Monthly Archives: August 2015

No Big Surprise Here…Maintaining Weight Loss Is Hard Work

  

 Just over 2 years ago I reached my goal on my health and fitness journey. I had lost 100 pounds! About a year ago, I posted that maintaining that weight loss was fairly easy, I just needed to keep doing what I had been doing to lose the weight. I didn’t have to log my food anymore! I was one of the 5% that could keep the weight off! That was true at the time. Now, however…

Maybe you get busy, and those little bad habits start creeping in. Like snacking between meals when you aren’t really hungry, just bored. Who knew that all those wonderful whole foods (fruits, nuts, veggies with hummus) that are good for you still have calories? (Oh right, I did know that.) Like eating that wonderful whole wheat sourdough bread, even though you know it is one of your trigger foods. (And putting butter on it, since all the news reports now say it is healthy!)

Or maybe you are forced to slow down on the exercise. Perhaps (you know, just an example) your rotator cuff starts hurting every time you do any exercise that uses your shoulder very much–Zumba, kickboxing, circuit training, push-ups; pretty much every exercise you were doing except walking/jogging.

Maybe you go on a couple of vacations and end up eating lots of foods you don’t normally eat…and it all tastes so good, and hits all your feel good triggers, that you perhaps eat more than you should. Perhaps there are a bunch of fun family functions while you are vacationing, with lots of really yummy things to eat that are just too hard to resist.

So yeah, all that happened to me. And this could be where I explain that I put all the weight back on (plus 10 pounds), and I can’t believe it happened so fast.

Thankfully, I was still weighing myself regularly. When my shoulder first started hurting and I backed off from exercise, I gained about 6 pounds. I caught it and started logging again, and dropped most of those pounds.  Then I got very busy, and stressed out with end-of-school-year stuff, and I stopped logging my food, and I found myself–after a trip to see family on the East Coast, and a vacation in Disneyland shortly after that–up 10 pounds. I can see clearly how weight regain happens to the majority of people who manage to lose the weight. Those 10 pounds went on in the span of about 3 months, with a big weight gain during each vacation. To me, since I wasn’t really paying attention, it felt much faster than that.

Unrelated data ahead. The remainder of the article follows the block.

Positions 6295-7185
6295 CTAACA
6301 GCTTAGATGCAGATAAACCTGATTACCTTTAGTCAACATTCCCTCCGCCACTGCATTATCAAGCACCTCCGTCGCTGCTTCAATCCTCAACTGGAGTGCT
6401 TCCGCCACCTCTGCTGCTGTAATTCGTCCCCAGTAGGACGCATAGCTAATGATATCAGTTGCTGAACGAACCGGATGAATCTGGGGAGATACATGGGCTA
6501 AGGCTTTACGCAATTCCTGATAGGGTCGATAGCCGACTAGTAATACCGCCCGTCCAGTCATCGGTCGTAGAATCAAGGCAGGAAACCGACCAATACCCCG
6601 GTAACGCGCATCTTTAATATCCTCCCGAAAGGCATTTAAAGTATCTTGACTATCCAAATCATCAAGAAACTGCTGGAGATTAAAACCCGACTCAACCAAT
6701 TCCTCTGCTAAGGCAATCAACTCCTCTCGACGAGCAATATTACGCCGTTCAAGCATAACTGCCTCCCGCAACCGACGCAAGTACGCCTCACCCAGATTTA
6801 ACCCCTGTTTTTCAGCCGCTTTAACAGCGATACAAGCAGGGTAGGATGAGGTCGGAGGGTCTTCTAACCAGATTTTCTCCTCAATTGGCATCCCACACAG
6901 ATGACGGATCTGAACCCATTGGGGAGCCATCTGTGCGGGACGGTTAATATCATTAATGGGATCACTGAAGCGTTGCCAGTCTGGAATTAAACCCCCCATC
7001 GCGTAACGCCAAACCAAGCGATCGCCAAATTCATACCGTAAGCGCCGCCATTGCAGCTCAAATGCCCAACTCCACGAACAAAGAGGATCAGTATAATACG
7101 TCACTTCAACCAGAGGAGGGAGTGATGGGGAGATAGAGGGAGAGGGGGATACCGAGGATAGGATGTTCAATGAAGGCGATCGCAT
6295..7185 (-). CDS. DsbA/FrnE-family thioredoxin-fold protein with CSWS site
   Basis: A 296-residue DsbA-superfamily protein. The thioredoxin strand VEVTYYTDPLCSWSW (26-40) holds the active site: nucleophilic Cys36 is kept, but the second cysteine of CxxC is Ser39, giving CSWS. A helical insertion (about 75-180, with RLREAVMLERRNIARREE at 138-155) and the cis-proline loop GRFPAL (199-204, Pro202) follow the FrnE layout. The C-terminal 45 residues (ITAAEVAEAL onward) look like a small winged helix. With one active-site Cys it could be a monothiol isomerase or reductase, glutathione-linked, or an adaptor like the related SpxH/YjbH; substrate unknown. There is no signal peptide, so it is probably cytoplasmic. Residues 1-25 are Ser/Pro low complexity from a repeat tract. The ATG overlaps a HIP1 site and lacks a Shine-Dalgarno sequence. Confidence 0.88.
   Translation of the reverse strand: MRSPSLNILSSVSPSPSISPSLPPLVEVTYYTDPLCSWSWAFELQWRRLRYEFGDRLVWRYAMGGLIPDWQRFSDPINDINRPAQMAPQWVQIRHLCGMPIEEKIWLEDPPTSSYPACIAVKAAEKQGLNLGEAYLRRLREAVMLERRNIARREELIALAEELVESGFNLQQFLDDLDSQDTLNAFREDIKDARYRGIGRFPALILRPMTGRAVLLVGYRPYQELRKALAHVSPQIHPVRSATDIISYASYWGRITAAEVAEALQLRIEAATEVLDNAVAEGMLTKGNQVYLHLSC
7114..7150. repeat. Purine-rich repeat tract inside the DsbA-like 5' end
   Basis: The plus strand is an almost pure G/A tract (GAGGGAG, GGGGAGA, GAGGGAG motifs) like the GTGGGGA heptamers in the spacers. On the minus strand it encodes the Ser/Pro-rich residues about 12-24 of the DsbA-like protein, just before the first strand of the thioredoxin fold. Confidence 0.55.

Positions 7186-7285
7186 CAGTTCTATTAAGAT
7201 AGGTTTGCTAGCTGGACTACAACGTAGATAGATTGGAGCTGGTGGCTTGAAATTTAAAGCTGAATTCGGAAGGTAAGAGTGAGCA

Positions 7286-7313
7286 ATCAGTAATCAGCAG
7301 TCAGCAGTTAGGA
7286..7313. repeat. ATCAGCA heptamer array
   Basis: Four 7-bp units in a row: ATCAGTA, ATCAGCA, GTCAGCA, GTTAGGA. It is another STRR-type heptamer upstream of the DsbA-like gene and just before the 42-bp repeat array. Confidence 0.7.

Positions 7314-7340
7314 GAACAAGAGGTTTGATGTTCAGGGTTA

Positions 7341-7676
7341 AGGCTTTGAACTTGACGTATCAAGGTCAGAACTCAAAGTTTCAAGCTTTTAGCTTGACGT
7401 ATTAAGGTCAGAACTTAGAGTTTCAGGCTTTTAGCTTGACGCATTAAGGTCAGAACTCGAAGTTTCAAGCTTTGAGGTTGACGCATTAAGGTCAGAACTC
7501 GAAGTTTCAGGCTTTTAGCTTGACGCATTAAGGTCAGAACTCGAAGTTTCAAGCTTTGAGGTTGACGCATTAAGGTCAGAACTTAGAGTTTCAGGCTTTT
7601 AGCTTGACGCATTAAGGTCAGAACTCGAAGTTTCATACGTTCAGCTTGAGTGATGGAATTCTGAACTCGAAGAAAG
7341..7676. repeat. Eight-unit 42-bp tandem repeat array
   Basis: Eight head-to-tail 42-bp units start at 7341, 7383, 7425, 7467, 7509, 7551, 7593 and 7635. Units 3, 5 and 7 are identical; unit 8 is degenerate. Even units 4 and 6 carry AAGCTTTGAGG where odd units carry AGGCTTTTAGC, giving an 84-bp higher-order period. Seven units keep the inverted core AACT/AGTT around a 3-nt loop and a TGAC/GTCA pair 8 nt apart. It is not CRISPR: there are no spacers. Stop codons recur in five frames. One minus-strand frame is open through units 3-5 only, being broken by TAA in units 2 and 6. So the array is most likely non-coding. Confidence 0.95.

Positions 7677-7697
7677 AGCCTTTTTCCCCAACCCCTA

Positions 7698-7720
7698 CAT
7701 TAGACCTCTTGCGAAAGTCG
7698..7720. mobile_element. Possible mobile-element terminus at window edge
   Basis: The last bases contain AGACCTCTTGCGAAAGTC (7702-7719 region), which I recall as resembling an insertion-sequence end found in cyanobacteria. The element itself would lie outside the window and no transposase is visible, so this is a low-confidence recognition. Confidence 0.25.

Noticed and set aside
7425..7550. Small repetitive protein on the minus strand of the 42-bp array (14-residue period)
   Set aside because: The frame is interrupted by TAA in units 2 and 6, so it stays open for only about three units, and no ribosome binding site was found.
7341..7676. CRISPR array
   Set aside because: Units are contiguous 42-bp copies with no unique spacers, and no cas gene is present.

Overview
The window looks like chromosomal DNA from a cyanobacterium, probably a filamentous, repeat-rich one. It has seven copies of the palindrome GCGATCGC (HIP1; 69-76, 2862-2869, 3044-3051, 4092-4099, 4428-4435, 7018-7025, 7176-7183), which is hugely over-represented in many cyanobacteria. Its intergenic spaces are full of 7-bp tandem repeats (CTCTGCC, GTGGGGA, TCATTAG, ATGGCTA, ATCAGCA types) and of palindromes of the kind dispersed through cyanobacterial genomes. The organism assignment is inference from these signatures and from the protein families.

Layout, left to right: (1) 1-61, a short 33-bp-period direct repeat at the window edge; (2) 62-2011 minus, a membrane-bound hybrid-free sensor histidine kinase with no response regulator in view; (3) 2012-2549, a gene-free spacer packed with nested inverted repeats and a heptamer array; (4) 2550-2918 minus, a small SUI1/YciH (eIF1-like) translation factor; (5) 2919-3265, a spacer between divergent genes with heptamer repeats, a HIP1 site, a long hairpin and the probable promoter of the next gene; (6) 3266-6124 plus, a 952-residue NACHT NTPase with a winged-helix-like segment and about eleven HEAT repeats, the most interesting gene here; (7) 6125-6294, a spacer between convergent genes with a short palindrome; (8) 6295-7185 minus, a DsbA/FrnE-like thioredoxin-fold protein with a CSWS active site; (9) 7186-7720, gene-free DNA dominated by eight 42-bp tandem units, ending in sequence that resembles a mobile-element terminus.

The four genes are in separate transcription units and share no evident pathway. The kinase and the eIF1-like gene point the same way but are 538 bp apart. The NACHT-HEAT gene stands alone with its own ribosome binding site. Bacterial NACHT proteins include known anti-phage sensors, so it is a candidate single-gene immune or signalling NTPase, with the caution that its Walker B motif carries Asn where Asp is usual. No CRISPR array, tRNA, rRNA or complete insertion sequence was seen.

So, I’m back to logging my food, but also trying to figure out how to continue maintaining without having to yo-yo up and down for the rest of my life. My suspicion is that I should keep logging my food most of the time for the rest of my life. That’s what I thought while I was losing, but then I thought that I didn’t need to when I maintained for so long without it. However, if I look back now (and I think I mentioned this before) my weight was very slowly creeping up during that time, at a rate of maybe a pound or 2 a year. Maybe eventually I only need to log every other week, or one week a month, but if I don’t occasionally track my intake, it seems to creep up without my noticing. I justify that it is just another piece of fruit. But that piece of fruit has almost 100 calories, and if those are calories my body doesn’t need, I’m still going to gain. I thought that I could just listen to my body’s signals so that I didn’t overeat. But there’s some research out there that once a person has been obese and loses the weight, the body’s signals get messed up and are constantly trying to return to homeostasis–or a return to obesity. As the research suggests, it is possible that the hormones that control hunger and satiety (ghrelin and leptin) are out of whack with me.

I’ve been logging for a couple of weeks now, and thankfully the weight is coming back off pretty quickly. I’m seeing a physical therapist for my shoulder, and still can’t go to the gym. However, I’m jogging with my big pooch a few times a week, and trying to get my (at least) 10,000 steps every day. The thought of logging forever isn’t filling me with dread (most of the time), instead I’m just letting my control-freak nature fly and embracing it.

I think I’ve said it before, health and fitness is a life-long journey. I’m just happy I’m not starting the journey over again with the very first step.

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